Thursday, 18 December 2008

Cycling around Sukhothai

Sukhothai is the ancient capital of Thailand, dating back almost 700 years. The site contains over 70 ruins and its an enjoyable day cycling between them. It was a surprisingly gruelling workout, thanks to our bikes with no gears and poor brakes. The bikes were probably as old as the ruins themselves.

SukhothaiPond at Sukhothai

Modern temple at SukhothaiMore Sukhothai ruins

Buddha at Sukhothai

Back at the night market in Phitsanulok, we came across this man making some coffee in a rather unusual way. He reminded us of Tom Cruise in the film 'Cocktail'. There were also grown men drinking half pints of milk and eating toast. Weird.

And if anyone was wondering what had happened to those tins of Carnation evaporated milk that may have been in your Gran's cupboard, well they're alive and well here in Thailand. It's everywhere. We've become addicted to the stuff in our iced coffees. It does have a habit of sticking to your ribs on the way down though. It's coffee and dessert in every mouthful!

Wednesday, 17 December 2008

Night Festival in Phitsanulok

After a five hour train journey with arctic air conditioning, what could be more refreshing than a night festival. The beers were the cheapest we found since leaving the UK. The bottles even came with straws!

Singha time with straws

The selection of food was very diverse, from chicken and seafood to fried worms, maggots and crickets. We had a great time sampling lots of things but weren't brave enough to eat the insects.


Out of the frying pan Fried insects

The riverside was beautifully lit with all kinds of things - lotus flowers, Hello Kitties, stars, polar bears, penguins, dinosaurs, elephants and lions to name but a few.

Riverside illuminations 1Riverside illuminations 2

Riverside illuminations 3

Tuesday, 16 December 2008

Iced coffee in a bag

A day organising ourselves for the next leg. We walked to the train station to get our tickets to Phitsanulok. On the way there, we found this cool shop, which is no doubt the place to get all your home altar supplies. There were also lots of colourful taxis on the way. Plain black just doesn't work here.

Home altarsI can sing a rainbow taxi

After buying our tickets - we were surprised that there were no touts to steer us away from the station - we had a street food lunch, accompanied by Mirinda drinks. 'Red or green?' we were asked. They're great for children, and we're assured 100% natural. Feeling still thirsty, iced coffee in a bag followed - made with condensed milk and sugar syrup. Very tasty and healthy. We know it looks like a bag of tadpoles, but it really is coffee with ice.

Natural drinks Coffee in a bag

On the way back we caught the SkyTrain. Jen spent the afternoon getting a haircut, pedicure and foot massage (getting her toes wrenched from their sockets). Another day living the high life.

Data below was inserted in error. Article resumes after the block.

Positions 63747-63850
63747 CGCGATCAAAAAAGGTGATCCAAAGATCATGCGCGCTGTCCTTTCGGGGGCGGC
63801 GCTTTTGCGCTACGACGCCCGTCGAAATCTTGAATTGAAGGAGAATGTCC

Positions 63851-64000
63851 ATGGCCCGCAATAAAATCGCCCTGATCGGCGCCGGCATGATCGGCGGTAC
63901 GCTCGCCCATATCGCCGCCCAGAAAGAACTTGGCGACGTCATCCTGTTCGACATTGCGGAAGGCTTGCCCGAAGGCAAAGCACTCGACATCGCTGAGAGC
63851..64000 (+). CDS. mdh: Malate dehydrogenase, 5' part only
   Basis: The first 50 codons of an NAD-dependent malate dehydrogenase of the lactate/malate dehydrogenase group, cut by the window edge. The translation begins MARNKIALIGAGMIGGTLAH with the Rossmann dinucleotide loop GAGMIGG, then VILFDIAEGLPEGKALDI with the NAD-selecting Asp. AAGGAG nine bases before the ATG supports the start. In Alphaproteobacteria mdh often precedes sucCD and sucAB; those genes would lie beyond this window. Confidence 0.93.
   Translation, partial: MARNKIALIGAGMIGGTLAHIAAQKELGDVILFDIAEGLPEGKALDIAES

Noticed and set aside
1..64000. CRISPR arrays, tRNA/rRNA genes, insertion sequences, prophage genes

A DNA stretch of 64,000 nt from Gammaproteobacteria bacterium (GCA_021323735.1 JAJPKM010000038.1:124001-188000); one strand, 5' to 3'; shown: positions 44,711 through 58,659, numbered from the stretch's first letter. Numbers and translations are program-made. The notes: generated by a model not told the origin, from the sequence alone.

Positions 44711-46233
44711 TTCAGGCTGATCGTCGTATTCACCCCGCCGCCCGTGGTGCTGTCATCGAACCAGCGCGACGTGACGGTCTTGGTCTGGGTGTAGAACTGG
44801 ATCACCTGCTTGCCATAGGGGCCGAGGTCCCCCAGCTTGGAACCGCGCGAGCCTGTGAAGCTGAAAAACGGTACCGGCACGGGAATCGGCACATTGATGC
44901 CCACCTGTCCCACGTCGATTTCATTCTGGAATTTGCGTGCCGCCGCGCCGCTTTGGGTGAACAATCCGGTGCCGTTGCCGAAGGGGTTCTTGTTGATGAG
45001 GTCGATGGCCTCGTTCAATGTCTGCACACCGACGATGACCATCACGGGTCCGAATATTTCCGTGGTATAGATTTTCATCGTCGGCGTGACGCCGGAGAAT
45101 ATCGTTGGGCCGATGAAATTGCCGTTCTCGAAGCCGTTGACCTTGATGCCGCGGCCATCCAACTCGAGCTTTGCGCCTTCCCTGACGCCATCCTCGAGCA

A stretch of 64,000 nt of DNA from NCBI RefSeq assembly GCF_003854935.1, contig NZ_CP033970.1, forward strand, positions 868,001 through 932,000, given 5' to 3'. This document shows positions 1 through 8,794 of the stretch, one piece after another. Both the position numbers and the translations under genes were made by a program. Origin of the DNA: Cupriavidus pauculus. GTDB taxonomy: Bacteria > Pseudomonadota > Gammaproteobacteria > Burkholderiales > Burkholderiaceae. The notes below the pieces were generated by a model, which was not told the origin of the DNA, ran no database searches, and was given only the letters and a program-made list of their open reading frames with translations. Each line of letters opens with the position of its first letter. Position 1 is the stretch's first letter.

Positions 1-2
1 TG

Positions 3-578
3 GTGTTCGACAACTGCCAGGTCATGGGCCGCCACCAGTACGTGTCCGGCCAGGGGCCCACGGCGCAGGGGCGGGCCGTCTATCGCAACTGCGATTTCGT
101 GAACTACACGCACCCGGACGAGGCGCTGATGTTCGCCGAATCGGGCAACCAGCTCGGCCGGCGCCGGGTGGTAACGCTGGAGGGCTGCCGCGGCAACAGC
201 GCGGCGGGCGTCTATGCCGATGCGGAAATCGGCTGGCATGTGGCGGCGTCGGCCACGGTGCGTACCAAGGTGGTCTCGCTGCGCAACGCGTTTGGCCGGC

BTS Skytrain

Monday, 15 December 2008

Monumental fatigue in Bangkok

We arrived in Bangkok a couple of days ago. We're staying in a funky hostel (Lub d) in Silom, a nice part of town. Yesterday we tried to catch up with some sleep and plan the next stage of our trip. We've decided to head north towards Chiang Mai with the intention of crossing the border to Laos, then Vietnam and Cambodia. In January, we'll head back to Thailand to visit the beaches in the south of the country.

Today we did a bit of sightseeing in Bangkok. We caught the river taxi to Wat Pho, Thailand's oldest Buddhist temple. It's home to the country's largest reclining image of Buddha (46m long). The rest of the temple complex was very impressive too.

Next stop was the Grand Palace complex which was a visual onslaught of gold covered statues and buildings. Never did the phrase 'too much to do, too little time' fit a place so aptly – too many monuments, short opening hours. Andy felt that some pruning of the monuments was needed. Putting in some nice green lawns would have broken up the buildings and made it easier to enjoy them.

For a bit of relaxation at the end of the day, we went for a sunset stroll in Lumpini Park. Lots of runners were doing laps around the outside of the park. However, at 6pm the national anthem began playing. All of the runners suddenly stopped and stood rigidly to attention whilst it was playing. Once the music had stopped, the running continued. (Thais absolutely revere their King and there are pictures of him everywhere). The park also had about 1,000 men and women doing outdoor aerobics, all moving in time together to some catchy Thai pop music.

Around the corner from the hostel, we've found some great street food. Very fresh, and seasoned with chillies, lemon grass, lime and coriander.

We've noticed one thing so far. A disproportionate number of very young, beautiful Thai women have a real thing for overweight, middle-aged and unattractive Westerners. We wonder what they find so attractive about them...